Microsoft Project is a tool for managing any sort of business project, including product planning. Whether you want to prep for a new product launch or retool your production schedule, MS Project helps map out the process and can adjust to unexpected developments. Production planning has different needs than other business projects, but MS Project is still a useful tool for the process.
Scheduling production is one of the challenges of project manufacturing: deciding which job to run on each machine at what time, then making adjustments if machines break down, customers tighten the deadlines or the machines don't work as fast as expected. With MS Project, managers can schedule more than 3,000 operations for several hundred orders with different delivery deadlines and break down the schedule so that everyone knows his specific work assignment. It's possible to do this by hand, but nowhere near as easily.
Project Planning Differences
Work in MS Project typically involves a start date, an end date and a critical path mapping out the tasks that have to be done. Production planning is different: Tasks and production jobs constantly overlap, so there's no fixed start or stopping point. Different batches of products have different deadlines. ProCAM, a production-scheduling consultant, solved the problem on one job by starting all production over in MS Project each day. The consultants wipe out the previous day's schedule each morning and restart scheduling based on the work that still needs to be done.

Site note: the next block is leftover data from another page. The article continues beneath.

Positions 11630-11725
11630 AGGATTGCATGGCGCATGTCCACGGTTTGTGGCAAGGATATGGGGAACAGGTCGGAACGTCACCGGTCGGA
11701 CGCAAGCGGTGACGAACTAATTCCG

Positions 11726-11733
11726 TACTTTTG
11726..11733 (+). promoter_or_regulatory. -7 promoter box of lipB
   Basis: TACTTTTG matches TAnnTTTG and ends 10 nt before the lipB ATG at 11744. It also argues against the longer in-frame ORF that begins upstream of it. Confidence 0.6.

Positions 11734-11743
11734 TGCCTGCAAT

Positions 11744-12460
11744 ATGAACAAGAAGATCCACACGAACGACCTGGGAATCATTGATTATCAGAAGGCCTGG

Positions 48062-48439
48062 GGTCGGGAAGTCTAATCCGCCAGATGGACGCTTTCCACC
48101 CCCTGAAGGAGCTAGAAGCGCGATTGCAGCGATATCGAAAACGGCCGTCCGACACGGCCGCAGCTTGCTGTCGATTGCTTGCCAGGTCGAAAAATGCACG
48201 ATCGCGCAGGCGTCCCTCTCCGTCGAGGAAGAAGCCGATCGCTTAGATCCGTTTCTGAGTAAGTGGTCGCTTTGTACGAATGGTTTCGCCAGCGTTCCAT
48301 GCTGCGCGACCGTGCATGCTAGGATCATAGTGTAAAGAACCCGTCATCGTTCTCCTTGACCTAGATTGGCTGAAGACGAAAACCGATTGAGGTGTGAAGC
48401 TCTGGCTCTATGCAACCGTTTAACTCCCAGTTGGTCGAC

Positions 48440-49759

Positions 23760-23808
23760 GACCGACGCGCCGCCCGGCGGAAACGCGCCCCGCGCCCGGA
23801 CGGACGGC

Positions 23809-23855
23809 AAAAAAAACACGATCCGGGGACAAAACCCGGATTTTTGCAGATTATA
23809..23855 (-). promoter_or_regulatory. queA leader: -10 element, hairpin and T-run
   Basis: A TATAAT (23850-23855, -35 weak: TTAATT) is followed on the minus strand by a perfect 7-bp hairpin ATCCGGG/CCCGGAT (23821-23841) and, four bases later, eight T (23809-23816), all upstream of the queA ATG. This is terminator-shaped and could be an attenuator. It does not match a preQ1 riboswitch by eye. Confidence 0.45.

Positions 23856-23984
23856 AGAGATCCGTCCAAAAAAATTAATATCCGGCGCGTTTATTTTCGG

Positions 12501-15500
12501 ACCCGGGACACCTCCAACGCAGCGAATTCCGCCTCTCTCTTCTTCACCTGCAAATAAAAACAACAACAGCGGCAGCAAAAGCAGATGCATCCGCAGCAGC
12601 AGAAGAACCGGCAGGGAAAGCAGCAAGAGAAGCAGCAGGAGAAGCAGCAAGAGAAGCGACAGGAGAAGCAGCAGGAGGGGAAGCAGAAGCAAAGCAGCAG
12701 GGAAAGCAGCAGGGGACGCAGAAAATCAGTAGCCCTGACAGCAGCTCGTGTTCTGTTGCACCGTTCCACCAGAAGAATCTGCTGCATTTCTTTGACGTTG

Even if a manufacturer suddenly needs extra workers, she may not be able to use them. If every machine is working to capacity, for instance, no job may be available for extra staff to help with. Resource smoothing or leveling is a method of adjusting so that the demands on resources -- machines, materials, staff -- flow evenly throughout the production process. According to ProCAM, MS Project is inefficient at resource leveling, so manufacturers should consider using other software in conjunction with Project if resource leveling is important.
By giving management tighter control of the schedule, MS Project makes it easier to reschedule jobs. If a customer requires a rush job, managers can use Project to analyze the workflow and find resources they can divert. Schedules show employees with free time which jobs can use added manpower, resulting in greater efficiency. Operating costs go down, more orders meet their deadlines and customers have more confidence that the factory will deliver what their requests.
A graduate of Oberlin College, Fraser Sherman began writing in 1981. Since then he's researched and written newspaper and magazine stories on city government, court cases, business, real estate and finance, the uses of new technologies and film history. Sherman has worked for more than a decade as a newspaper reporter, and his magazine articles have been published in "Newsweek," "Air & Space," "Backpacker" and "Boys' Life." Sherman is also the author of three film reference books, with a fourth currently under way.